In a small bowl whisk together the egg and 1 tbsp water with a fork.  Brush the top of the loaf with the egg mixture, taking care not to deflate it, then garnish with almond slivers.  Bake in preheated oven at 325ºF for about 30-40 minutes, until nicely browned and fluffy.  Cover with foil or parchment if it is getting too brown too quickly, and continue baking.


Let the bread cool down completely and store in a bread bag to keep it from drying out. Store for up to 3 days at room temperature or up to a couple of months in the freezer. 

 


BreadBakers
#BreadBakers is a group of bread loving bakers who get together once a month to bake bread with a common ingredient or theme. Follow our Pinterest board right here. Links are also updated each month on this home page.

We take turns hosting each month and choosing the theme/ingredient.
 


Wednesday, March 16, 2022

Pan de Cristal (Glass Bread) #BBB


Are you ready for a challenge?  If you've been following the Bread Baking Babes for a while, you might have heard rumors of the infamous "croc" loaf.  A high hydration bread that left many bakers befuddled and possibly traumatized.  I hope I have not inflicted our babes with that experience again!  LOL.  So while I am hoping it will not be the case with this recipe, it is potentially one for the more experienced and/or adventurous baker!  This type of bread has been making the rounds recently and you may have seen a version on the Kind Arthur website.  That is the one we will go with, although there are sourdough options as well.  One stipulation, you really do need to use a very strong flour, or add some vital wheat gluten to your all purpose flour for this recipe.  King Arthur's bread flour is among the strongest readily available in the stores and the recipe is formulated for that strength.  (It's a bit too high in hydration for plain, all-purpose flour.  Ask me how I know...)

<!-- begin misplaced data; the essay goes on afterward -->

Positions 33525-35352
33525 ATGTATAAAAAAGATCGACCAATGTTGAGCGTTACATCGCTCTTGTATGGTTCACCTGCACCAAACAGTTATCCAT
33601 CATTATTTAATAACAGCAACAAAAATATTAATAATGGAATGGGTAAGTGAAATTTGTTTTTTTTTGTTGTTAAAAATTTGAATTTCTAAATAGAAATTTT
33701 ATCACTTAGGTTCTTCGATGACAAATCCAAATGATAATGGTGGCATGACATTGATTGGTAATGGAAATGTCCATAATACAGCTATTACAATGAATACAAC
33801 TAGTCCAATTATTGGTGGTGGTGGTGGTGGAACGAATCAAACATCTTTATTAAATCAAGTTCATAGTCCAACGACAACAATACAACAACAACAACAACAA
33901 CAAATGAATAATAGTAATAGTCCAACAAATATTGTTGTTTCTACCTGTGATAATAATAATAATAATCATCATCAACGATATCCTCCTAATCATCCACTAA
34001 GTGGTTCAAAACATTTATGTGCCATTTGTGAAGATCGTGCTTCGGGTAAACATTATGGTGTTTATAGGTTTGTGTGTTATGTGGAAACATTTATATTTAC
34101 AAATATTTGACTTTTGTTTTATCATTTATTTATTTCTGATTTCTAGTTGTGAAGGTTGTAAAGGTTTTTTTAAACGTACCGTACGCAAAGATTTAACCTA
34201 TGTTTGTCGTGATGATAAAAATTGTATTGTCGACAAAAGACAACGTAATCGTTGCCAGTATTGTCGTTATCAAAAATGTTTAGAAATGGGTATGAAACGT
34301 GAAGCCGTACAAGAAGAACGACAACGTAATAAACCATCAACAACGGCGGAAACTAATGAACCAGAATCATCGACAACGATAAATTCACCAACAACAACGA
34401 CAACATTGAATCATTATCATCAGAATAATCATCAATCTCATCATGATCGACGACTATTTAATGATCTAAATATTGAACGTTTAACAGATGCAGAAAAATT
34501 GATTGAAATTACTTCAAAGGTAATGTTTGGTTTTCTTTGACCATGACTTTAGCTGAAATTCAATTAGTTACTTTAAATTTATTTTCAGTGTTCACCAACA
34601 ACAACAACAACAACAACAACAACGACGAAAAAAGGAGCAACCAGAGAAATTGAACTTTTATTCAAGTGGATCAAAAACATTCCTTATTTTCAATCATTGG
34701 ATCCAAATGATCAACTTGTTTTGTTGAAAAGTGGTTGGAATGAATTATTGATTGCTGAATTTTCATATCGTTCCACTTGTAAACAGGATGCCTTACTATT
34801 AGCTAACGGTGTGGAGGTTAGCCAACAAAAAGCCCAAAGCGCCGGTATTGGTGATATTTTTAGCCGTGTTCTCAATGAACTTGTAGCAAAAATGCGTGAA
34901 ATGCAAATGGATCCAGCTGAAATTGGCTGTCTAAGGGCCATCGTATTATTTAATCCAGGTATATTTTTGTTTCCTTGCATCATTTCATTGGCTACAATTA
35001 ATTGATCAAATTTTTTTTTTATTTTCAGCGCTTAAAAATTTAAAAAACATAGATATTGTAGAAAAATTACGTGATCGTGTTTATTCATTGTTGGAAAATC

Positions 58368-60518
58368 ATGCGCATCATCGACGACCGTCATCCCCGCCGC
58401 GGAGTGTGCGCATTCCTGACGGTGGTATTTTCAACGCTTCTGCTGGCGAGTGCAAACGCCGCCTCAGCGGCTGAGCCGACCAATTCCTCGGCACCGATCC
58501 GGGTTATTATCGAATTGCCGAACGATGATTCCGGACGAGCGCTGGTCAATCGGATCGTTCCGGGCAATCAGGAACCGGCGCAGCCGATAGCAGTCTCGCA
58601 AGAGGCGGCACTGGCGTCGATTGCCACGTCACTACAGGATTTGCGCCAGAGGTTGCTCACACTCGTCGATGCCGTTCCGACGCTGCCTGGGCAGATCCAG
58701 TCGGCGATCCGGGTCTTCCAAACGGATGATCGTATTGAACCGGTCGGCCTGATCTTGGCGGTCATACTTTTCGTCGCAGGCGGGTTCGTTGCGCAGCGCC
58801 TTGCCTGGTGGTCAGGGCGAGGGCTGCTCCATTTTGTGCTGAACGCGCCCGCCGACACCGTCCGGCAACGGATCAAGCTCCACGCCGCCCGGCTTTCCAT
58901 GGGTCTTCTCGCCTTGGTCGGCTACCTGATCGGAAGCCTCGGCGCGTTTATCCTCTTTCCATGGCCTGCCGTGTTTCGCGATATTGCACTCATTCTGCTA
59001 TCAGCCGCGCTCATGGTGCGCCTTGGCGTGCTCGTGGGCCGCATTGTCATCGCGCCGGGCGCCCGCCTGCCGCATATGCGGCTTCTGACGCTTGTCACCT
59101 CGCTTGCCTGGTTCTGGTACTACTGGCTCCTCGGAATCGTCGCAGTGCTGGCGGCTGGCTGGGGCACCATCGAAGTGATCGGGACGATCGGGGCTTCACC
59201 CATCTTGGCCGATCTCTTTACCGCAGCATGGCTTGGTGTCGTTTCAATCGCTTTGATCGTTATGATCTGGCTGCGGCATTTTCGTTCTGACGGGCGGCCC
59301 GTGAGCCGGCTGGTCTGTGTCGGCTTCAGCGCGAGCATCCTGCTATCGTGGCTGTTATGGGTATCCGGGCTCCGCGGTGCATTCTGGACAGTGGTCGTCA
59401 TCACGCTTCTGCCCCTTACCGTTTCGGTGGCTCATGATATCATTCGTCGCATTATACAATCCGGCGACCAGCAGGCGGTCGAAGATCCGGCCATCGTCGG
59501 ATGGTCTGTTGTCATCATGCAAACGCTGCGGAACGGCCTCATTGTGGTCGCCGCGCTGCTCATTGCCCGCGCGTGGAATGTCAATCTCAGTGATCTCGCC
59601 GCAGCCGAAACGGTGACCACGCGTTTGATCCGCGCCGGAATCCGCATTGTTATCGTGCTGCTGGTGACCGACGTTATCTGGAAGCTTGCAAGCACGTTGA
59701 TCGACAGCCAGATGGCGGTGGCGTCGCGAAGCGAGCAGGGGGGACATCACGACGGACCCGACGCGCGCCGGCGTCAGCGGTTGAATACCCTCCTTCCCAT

I've made the recipe four times in various versions to see what worked best.  I can recommend the KA yeast version as absolutely delicious IF you use a good bread flour!  My first was a fail with all purpose.  Trying to add more flour after deciding there was no saving the structure of the gluten just results in a poor bread crumb with no flavor.  Don't be scared though, we got reports of success from other Babes during the time we had for baking!  And it's okay to reduce the hydration (water) a little bit to get a bit more workable dough with still that nice open and chewy crumb.  It's almost as much a function of time and handling as it is hydration.  Let's compare: